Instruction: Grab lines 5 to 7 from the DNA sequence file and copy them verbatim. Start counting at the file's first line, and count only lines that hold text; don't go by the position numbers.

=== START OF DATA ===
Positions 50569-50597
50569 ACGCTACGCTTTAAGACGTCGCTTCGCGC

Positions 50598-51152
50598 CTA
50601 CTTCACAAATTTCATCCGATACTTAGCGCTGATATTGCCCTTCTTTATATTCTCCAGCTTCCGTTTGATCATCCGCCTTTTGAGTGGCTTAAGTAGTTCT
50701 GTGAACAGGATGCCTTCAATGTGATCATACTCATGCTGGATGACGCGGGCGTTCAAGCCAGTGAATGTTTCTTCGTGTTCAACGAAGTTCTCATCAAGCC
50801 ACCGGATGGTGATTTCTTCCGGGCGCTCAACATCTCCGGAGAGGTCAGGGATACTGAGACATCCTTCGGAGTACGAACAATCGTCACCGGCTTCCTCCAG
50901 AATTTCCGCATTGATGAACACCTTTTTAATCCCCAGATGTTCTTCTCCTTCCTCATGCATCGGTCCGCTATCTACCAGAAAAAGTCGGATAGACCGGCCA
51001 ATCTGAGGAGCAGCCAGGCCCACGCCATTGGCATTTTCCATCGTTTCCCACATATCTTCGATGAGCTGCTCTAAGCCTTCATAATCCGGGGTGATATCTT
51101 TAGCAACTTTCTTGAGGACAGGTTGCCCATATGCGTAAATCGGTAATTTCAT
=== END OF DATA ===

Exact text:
50601 CTTCACAAATTTCATCCGATACTTAGCGCTGATATTGCCCTTCTTTATATTCTCCAGCTTCCGTTTGATCATCCGCCTTTTGAGTGGCTTAAGTAGTTCT
50701 GTGAACAGGATGCCTTCAATGTGATCATACTCATGCTGGATGACGCGGGCGTTCAAGCCAGTGAATGTTTCTTCGTGTTCAACGAAGTTCTCATCAAGCC
50801 ACCGGATGGTGATTTCTTCCGGGCGCTCAACATCTCCGGAGAGGTCAGGGATACTGAGACATCCTTCGGAGTACGAACAATCGTCACCGGCTTCCTCCAG